Most lenders, investors and even grantors require some sort of business plan when considering whether to invest in a start-up. One of the first things they look at is your cost of doing business projections. If they find that part lacking, they seldom look further.
When I'm working on a business plan for a new enterprise, whether nonprofit or for-profit, most of the initial budgets I see fail to include some fairly non-negotiable costs. Here are some areas to consider.
1. Government-required payments
Almost without fail, one area that trips up a lot of new business owners is the amount they have to include for what I call government and legal compliance costs.
Some people do include the FICA costs, i.e. the 7.53% of payroll that the employer must remit to the Feds, but fail to include costs for state and Federal unemployment assessments, workman's compensation premium payments, local taxes and licensing, liability insurance, and any professional association fees or licenses that are beneficial to or required for the business. Also, new costs associated with new laws like the ACA many factor in as well.
2. Advertising and marketing
Another often under-estimated cost is advertising. There is a prevailing attitude that everything can be done online, and it's free. No matter how wide-ranging your business plans are, all businesses have a local component, and this is particularly true for nonprofits or small retailers.
Revving up local interest can be expensive.
Websites and domains cost money. One of the popular web hosting sites that advertises ".99 cent" websites has initial start-up costs for the domain and the initial website hosting starting at around $75.00/yr for a completely static site. Add any sort of customer interaction (blog, email sign-up, mobile friendly, etc) , and the price can triple.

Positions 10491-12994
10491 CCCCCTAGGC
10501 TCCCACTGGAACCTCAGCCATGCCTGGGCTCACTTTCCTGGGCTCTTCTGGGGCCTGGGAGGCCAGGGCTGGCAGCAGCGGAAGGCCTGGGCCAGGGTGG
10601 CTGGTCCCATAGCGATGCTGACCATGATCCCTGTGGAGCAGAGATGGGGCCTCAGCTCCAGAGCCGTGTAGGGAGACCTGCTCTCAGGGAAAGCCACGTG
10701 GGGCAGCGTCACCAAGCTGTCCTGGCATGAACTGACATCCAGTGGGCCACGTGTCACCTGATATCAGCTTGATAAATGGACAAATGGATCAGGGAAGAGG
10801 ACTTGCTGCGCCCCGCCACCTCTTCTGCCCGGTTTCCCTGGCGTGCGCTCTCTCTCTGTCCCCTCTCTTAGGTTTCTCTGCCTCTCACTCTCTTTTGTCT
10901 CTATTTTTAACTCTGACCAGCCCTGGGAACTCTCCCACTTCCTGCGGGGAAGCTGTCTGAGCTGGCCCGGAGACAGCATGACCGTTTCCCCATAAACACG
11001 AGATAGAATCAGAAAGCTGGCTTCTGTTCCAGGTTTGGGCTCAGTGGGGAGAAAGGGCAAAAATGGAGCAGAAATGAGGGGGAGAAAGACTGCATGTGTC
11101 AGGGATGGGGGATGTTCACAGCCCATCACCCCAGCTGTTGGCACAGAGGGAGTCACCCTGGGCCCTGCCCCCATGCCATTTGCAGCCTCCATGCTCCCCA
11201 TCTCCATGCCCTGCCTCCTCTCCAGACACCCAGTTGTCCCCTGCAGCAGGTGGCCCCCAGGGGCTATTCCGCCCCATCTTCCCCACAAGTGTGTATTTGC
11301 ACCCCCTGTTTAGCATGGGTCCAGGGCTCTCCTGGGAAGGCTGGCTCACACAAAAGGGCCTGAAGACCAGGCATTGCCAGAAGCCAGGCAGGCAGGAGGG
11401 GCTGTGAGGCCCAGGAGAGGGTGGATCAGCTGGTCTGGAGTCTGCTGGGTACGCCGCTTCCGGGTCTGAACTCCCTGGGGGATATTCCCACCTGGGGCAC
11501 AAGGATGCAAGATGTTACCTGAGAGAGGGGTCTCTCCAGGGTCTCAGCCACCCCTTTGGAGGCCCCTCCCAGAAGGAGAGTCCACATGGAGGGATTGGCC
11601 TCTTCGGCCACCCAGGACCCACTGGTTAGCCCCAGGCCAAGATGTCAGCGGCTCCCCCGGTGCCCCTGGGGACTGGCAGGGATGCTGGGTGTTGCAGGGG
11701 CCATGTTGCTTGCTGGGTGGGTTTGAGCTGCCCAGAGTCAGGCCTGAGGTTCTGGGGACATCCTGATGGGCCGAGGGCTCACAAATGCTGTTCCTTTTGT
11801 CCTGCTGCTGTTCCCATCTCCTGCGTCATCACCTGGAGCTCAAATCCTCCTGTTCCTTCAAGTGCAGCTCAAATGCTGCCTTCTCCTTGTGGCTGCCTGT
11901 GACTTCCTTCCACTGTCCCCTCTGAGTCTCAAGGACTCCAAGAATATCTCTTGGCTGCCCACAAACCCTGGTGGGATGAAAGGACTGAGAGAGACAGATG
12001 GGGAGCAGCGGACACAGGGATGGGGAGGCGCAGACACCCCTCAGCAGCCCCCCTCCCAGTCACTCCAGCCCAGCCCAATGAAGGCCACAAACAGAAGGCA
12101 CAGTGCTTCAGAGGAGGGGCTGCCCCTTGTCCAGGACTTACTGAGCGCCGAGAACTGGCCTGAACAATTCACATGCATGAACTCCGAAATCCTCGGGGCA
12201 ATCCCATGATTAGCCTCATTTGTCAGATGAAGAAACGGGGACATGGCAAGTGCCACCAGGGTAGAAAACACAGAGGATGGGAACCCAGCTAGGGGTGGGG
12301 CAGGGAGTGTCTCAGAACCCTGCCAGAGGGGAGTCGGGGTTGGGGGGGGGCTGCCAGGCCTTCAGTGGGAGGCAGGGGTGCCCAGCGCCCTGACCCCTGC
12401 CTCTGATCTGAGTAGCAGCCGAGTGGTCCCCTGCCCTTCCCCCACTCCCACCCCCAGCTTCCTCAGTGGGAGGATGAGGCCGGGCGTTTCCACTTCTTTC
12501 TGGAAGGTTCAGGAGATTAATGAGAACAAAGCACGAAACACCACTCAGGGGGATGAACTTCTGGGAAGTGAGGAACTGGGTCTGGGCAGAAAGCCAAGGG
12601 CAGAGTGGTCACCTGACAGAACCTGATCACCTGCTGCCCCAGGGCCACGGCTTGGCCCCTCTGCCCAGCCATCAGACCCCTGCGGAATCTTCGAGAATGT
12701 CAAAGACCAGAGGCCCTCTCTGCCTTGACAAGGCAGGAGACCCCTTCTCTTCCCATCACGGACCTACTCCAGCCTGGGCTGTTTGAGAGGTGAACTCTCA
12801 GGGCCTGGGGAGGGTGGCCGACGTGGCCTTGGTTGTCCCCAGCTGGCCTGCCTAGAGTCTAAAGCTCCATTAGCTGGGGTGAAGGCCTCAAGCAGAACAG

As great as it is, the internet isn't a foolproof business growth tool. Running a few spots on the radio, a 15-second spot during your local news program, or utilizing any other form of "traditional" advertising avenues may be necessary just to drive traffic to your site or social media page.
3. Legal or professional costs
Sure, you may be able to get some sort of generic business document template and file it for a few dollars, but that's just the start. All states have specific documents, i.e. non-discrimination clauses, by-laws, and a multitude of other things that you may need the help of an attorney or other professional to complete or at least explain.
Believe it or not, you won't be able to "do it all" for very long. Even nonprofits usually find themselves at the point of needing at least one employee that they can count on being where they are supposed to be when they're supposed to be there.
5. Daily expenses
Things like utilities, phones, office supplies and equipment aren't free. Even donated equipment has to be maintained and replaced when it breaks. Having an allowance for these items is not optional.
Almost without exception, when I am working on a business plan for a client I find that they need to increase their annual cost projections by 25-40%, and that naturally affects the amount of revenue they need to break even as well.
Are your cost projections reasonable? If you'd like a review, drop me a line at firstname.lastname@example.org and we can discuss them.